Clinical introduction A 28-year-old man with extensive travel history to developing countries was hospitalised for intermittent sharp chest pains, worst when supine and with inspiration. Two weeks prior to presentation, he had suffered a flu-like illness with a sore throat, which was resolving. Physical examination was notable for mild fever and tachycardia with cervical lymphadenopathy and painful bilateral knee and wrist effusions. Cardiac auscultation was remarkable for a soft early-peaking systolic murmur over the aortic area with a decrescendo early diastolic murmur along the left sternal edge. There was mild leucocytosis, elevation of serum troponin and acute-phase reactants with an ECG showing sinus tachycardia. Echocardiographic windows were extremely limited but suggested the presence of pericardial effusion and aortic regurgitation. Cardiac MRI was performed (figure 1). Viral, microbiological and autoimmune testing was remarkable only for significant elevation of antistreptolysin-O titres (1450 IU rising to 1940 IU, normal <200 IU). Pericardiocentesis revealed an exudative effusion, which was negative by cytology and microbiological analysis, including for tuberculosis and fungi.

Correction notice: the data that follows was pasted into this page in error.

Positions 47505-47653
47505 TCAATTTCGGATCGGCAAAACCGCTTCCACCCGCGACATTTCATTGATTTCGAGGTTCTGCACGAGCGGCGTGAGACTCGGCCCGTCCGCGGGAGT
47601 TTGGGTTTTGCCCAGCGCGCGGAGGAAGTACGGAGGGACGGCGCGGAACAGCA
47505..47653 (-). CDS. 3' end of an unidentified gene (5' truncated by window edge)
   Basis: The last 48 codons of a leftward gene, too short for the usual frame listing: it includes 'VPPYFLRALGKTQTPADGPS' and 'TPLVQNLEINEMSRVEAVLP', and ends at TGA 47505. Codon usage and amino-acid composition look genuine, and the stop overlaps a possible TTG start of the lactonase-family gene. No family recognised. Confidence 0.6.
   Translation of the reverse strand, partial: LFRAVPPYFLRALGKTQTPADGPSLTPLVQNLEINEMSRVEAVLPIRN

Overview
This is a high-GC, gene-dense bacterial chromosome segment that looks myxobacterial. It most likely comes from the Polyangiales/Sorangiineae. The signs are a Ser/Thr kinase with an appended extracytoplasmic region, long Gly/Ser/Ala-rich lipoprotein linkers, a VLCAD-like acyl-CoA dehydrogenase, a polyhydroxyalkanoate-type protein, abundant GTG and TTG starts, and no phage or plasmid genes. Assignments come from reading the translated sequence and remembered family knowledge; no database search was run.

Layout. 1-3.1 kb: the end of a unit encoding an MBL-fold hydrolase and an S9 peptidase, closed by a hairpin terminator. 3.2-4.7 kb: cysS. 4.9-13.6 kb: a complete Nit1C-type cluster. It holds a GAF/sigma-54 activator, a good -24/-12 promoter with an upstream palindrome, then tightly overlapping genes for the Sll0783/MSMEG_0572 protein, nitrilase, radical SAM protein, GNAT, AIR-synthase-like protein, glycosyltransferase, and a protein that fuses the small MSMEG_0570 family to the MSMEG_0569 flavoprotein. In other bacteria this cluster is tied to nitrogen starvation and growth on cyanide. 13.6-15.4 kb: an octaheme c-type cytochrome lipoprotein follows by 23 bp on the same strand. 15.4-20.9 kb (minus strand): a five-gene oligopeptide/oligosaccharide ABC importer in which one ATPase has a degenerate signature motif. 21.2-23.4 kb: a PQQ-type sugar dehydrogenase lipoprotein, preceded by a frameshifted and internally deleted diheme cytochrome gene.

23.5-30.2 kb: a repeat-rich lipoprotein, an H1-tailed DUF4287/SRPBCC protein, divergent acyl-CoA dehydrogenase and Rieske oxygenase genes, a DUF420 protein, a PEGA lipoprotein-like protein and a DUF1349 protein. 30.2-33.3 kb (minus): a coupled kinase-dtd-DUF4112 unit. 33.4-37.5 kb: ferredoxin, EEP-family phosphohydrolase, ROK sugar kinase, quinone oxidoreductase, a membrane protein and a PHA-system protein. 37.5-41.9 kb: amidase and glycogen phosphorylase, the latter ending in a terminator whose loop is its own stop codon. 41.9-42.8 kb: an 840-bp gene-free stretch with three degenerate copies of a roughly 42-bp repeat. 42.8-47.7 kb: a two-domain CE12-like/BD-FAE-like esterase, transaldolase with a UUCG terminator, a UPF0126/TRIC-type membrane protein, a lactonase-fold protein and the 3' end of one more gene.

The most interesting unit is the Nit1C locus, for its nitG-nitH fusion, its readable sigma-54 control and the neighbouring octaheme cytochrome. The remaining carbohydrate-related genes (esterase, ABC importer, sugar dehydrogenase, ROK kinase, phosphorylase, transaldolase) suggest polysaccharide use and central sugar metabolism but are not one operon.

Question The most appropriate next step is?
Treatment with colchicine for 3 months
Treatment with corticosteroids
Treatment with high-dose salicylates and long-term penicillin
For the answer see page 808
For the question see page 769
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